Jordan

(formerly Transjordan)
   The Hashemite kingdom of Jordan is Israel's neighbor to the east with which it has fought in several wars and with which it has been in a formal state of peace since 1994. Following the War of Independence (1948—49), Jordan and Israel signed an armistice agreement that established the de facto frontiers between the two states during the period from 1949 to 1967. During the war, Jordan occupied a portion of the territory of the Palestine mandate that had been allocated by the United Nations Partition Plan (see PALESTINE PARTITION PLAN) to the Arab state of Palestine and retained control of that area that became known as the West Bank as well as the eastern part of Jerusalem (including the old city). It later annexed that territory. The frontier between the two states varied from peaceful to one across which raids and reprisals took place. Jordan joined in the Arab fighting against Israel in the Six-Day War (1967), during which time Israel took control of the West Bank and East Jerusalem from Jordan, but abstained during both the Sinai War (1956) and the War of Attrition (1969-70). During the Yom Kippur War (1973), King Hussein committed only token forces to the battle against Israel, and these fought alongside Syrian troops in the Golan Heights.
   Secret negotiations between senior Israeli officials and King Abdullah I took place prior to the creation of Israel, and substantial high-level contacts between the two states continued over the years since. The open bridges policy instituted by Moshe Dayan permitted the continued flow of people and goods across the Jordan River between Jordan and Israel after the Six-Day War. Numerous other contacts of various kinds at various levels and on numerous themes also took place. The concept of a "Jordan option," which assumed that Jordan could represent the Palestinians as a means of resolving the Arab-Israeli conflict, was for many years a core component of the Israel Labor Party's approach to peacemaking.
   On 14 September 1993 (one day after the signing of the Israel-Palestine Liberation Organization (PLO) Declaration of Principles), Israel and Jordan initialed a substantive common agenda for peacemaking. On 25 July 1994, Prime Minister Yitzhak Rabin and King Hussein signed the Washington Declaration, symbolizing the completion of this agenda. On 17 October 1994, Israel and Jordan initialed a peace treaty in Amman; the official signing ceremony, witnessed by President William J. (Bill) Clinton of the United States, took place in the Arava Desert on 26 October 1994. Although based on common interests and long-standing understandings (especially concerning issues of security), the Israeli-Jordanian relationship is not without its occasional stresses and strains. For example, in early March 1997, King Hussein sent a pointed letter to Prime Minister Benjamin Netanyahu expressing "distress" over the course of Israeli-PLO peace negotiations. A few days later (13 March 1997), seven Israeli schoolgirls were killed when a deranged Jordanian soldier shot at their bus at the Naharayim border stop (a place known by both sides as the "peace island"); King Hussein subsequently made unprecedented condolence calls on the families of the victims of the attack. A temporary crisis in bilateral relations arose in the fall of 1997, when Mossad agents carrying forged Canadian passports tried to assassinate Khaled Mashaal, head of the Hamas political office in Amman. Despite occasional disruptions, the peace treaty with Jordan remains the most secure of Israel's relationships with its Arab neighbors.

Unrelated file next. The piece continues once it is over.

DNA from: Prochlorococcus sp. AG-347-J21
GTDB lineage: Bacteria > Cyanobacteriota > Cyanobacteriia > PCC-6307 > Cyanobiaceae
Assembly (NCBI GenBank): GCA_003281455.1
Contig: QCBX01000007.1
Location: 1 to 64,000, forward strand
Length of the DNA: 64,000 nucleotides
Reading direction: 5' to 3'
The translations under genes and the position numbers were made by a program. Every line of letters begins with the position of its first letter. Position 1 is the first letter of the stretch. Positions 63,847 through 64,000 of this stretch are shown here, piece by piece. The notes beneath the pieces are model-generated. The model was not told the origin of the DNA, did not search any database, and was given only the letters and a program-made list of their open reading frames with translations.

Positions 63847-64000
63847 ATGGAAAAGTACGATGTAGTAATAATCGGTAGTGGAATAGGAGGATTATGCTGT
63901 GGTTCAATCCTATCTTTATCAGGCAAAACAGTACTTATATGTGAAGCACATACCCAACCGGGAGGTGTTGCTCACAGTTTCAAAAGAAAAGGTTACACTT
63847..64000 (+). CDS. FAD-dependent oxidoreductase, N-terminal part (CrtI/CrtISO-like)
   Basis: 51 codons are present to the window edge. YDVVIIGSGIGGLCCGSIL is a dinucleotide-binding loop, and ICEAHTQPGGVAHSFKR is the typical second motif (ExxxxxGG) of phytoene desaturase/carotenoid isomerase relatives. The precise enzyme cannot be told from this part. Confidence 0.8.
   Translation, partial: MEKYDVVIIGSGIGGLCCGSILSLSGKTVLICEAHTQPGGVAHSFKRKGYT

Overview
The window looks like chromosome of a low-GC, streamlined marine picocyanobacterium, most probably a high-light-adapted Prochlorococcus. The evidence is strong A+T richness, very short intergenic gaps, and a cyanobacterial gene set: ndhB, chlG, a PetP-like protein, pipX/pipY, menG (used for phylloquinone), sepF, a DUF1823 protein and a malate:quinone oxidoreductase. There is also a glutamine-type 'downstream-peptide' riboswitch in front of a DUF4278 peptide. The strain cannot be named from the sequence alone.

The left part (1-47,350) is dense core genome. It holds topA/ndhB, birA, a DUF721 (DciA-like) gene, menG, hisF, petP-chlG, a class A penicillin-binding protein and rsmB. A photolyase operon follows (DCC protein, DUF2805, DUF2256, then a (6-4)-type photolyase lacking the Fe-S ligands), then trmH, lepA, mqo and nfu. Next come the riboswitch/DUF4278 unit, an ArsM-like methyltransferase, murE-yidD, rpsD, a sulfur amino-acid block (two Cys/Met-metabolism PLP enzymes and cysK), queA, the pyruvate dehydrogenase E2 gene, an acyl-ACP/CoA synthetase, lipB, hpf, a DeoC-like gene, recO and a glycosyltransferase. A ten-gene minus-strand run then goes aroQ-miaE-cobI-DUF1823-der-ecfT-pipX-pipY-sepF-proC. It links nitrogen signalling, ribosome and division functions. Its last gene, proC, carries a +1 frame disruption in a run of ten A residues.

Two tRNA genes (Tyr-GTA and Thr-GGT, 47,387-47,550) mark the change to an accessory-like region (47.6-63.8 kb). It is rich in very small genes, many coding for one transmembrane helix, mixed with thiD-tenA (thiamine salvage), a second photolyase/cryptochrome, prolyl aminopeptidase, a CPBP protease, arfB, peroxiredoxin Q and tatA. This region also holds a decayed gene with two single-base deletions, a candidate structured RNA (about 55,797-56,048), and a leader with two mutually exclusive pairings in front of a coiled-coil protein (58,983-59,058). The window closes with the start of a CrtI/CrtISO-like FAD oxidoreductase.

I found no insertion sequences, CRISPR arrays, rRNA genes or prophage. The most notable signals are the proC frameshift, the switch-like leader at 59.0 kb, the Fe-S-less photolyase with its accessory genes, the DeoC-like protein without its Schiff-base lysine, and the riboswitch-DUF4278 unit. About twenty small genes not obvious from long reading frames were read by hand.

The death of King Hussein in February 1999 and his choice of his son Abdullah as the new king reflected continuation of the positive relationship between the two states. Under King Abdullah II, relations between the two countries continued to develop. Tourism was substantial, and joint ventures in a number of economic sectors became somewhat commonplace. Cooperation on issues such as the environment and water sharing proved to be beneficial to both economies. Coordination in the areas of border security and counterterrorism continued. Jordan became an increasingly important player in the peace efforts by the United States, and later the Quartet, designed to bring about resolution of the Israeli-Palestinian conflict.

Historical Dictionary of Israel. .

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